India has successfully completed modernization of 30 airfields used by the Indian Air Force, widening its operational footprint for all weather conditions all helped by secure communications, navigation aids, landing aids, direction finding instruments and automated air traffic management systems.
The massive US $ 8.6 billion dollar project better known by its acronym MAFI, or the Modernisation of Airfields Infrastructure, project was completed at the end of December 2019.
Tata Power Strategic Engineering Division (TPSED), was the lead Indian consortium which had foreign technology partners supporting as sub-contractors for the multi-disciplinary requirements of the project. The foreign suppliers include Raytheon of US; Northrop Grumman’s Europe Arm called the Park Air Systems, UK based Moog Fernau, Australian MTech Systems and Denmark –based Terma, among others.The TPSED has since then been merged with other companies of the TATA group to form the Tata Advanced Systems Limited (TASL).
What is MAFI and what does it do: The Indian Air Force and Navy have seen induction of modern aviation platforms and up-gradation of their existing aircraft fleets at regular intervals in the past. Need was also felt to upgrade the navigational aids and associated airfield infrastructure commensurately. This all weather operations as all navigational aids are of international standards and allow military and civil aircraft besides unmanned systems to operate.
The new equipment includes installation and integration of CAT II Instrument Landing System (ILS), coupled with a CAT II Air Field Lighting System. An Automated Air Traffic Management System and Distance Measuring Equipments (High and Low Power) to help pilots. A Doppler VHF Omni-Directional Radio Range (DVOR) and Tactical Air Navigation (TACAN) prove the secure communication.
How it started: It was in 2009 that India floated a global tender, The TPSED won the bid and a initial contract was signed on March 16, 2011 for modernisation of 30 airfields in five batches of six airfields each.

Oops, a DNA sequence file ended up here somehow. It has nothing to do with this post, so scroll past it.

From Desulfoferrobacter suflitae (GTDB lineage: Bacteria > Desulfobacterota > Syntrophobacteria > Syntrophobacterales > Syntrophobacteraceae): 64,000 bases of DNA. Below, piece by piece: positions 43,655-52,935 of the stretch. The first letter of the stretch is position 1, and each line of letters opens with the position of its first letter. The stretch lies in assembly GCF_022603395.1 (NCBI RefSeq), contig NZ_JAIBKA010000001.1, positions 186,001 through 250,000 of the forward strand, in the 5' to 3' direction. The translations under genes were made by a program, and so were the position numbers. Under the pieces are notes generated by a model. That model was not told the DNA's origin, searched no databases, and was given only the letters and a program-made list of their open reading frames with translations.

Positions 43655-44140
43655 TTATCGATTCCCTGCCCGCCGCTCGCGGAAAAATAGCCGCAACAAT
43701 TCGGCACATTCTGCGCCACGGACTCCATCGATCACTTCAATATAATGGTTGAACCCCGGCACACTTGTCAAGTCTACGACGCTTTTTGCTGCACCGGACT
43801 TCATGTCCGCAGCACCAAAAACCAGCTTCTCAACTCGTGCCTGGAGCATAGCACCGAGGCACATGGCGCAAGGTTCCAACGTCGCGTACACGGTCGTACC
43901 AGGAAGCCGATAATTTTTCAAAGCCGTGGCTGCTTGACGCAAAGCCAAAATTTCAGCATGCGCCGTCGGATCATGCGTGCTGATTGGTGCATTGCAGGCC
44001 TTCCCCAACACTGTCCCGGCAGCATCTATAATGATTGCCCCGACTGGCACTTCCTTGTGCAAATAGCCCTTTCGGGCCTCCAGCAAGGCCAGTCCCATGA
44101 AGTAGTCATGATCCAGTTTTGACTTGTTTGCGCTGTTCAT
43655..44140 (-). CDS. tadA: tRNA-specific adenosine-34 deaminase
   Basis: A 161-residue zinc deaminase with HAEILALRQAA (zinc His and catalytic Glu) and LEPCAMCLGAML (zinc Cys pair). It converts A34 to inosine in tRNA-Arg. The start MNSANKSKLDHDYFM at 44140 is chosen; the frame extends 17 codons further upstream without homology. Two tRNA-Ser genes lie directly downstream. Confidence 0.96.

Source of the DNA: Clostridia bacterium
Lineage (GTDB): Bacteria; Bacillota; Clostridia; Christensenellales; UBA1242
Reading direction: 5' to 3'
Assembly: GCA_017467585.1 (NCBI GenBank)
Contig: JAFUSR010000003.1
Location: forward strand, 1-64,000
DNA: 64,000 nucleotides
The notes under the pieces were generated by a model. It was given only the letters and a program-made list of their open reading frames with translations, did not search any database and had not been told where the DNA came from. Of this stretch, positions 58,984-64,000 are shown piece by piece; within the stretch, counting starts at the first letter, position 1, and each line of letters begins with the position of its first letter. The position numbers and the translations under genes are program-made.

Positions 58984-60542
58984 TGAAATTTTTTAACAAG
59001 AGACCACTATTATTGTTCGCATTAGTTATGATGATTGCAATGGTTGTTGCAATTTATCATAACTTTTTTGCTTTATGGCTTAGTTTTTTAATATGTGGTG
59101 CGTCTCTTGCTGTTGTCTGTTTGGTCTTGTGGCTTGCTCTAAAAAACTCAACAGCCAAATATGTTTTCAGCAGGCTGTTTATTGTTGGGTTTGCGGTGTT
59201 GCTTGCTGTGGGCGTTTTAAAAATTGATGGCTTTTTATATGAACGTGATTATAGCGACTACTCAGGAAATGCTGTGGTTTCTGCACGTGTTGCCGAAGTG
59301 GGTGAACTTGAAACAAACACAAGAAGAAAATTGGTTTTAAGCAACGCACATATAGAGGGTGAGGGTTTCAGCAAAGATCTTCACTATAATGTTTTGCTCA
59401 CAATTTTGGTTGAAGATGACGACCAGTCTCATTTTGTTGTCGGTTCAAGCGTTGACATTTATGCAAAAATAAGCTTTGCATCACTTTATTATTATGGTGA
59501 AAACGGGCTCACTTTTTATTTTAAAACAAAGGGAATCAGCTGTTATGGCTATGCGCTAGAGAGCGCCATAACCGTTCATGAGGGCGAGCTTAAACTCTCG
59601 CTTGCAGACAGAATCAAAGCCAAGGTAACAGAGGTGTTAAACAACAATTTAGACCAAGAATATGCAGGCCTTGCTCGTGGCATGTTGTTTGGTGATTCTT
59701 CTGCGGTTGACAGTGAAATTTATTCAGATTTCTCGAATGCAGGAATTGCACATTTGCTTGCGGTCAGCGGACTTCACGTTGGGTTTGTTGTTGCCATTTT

The first such pilot project was undertaken at IAF base, at Bathinda in Punjab, it got completed in March 2014 and the remaining 29 airfields spread across the geographical vastness of India have been completed in 69 months since then.
37 more airfields in future: The IAF now plans the second phase of the project to take up 37 airfields under the same project, widening its 24X7 operational foot print. These airfields include the ones operated by IAF, Navy, The Coast Guard and Ministry of Home Affairs. “A Contract Negotiation Committee (CNC) has already submitted its recommendations. The case is at stage of getting a financial approval,” the Ministry of Defence told the Standing Committee of Parliament about doing the project at 37 additional airfields.
Post completion, all IAF airfields except Leh, Thoise, Kargil and Barrackpore would have night operations capability. However, limited night operations can be conducted at these airfields as well, using Mobile Airfield Lighting System (MAFLS).
Why Raytheon for this: U.S major Raytheon supplied a variant of its globally deployed AutoTrac family of air traffic management systems. The AutoTrac system also extends interoperability benefits with India’s civil air traffic system and will support use of common standards across IAF and Airport authority of India (AAI) operations.
Raytheon had upgraded AAI’s (Civilian) Air Traffic Control (ATC) system more than 15 years ago. All the long range ATC Radar systems in India are from Raytheon. Hence, the latest Autotrac system will integrate more easily due to commonality of equipment and systems.
India modifies Dornier to calibrate infra of MAFI : Chief of the IAF, Air Chief Marshal RKS Bhadauria formally inducted the Flight Information system (FIS) Dornier aircraft on December 31. The modified Dornier 228 aircraft have been acquired to undertake in-house calibration of Navigational aids available after implementation of Modernised Airfield Infrastructure (MAFI) at IAF bases.
While the first aircraft was delivered in November , the second is expected to be delivered in early 2020. The planes are part of IAF’s 41 Squadron called the ‘Otters’.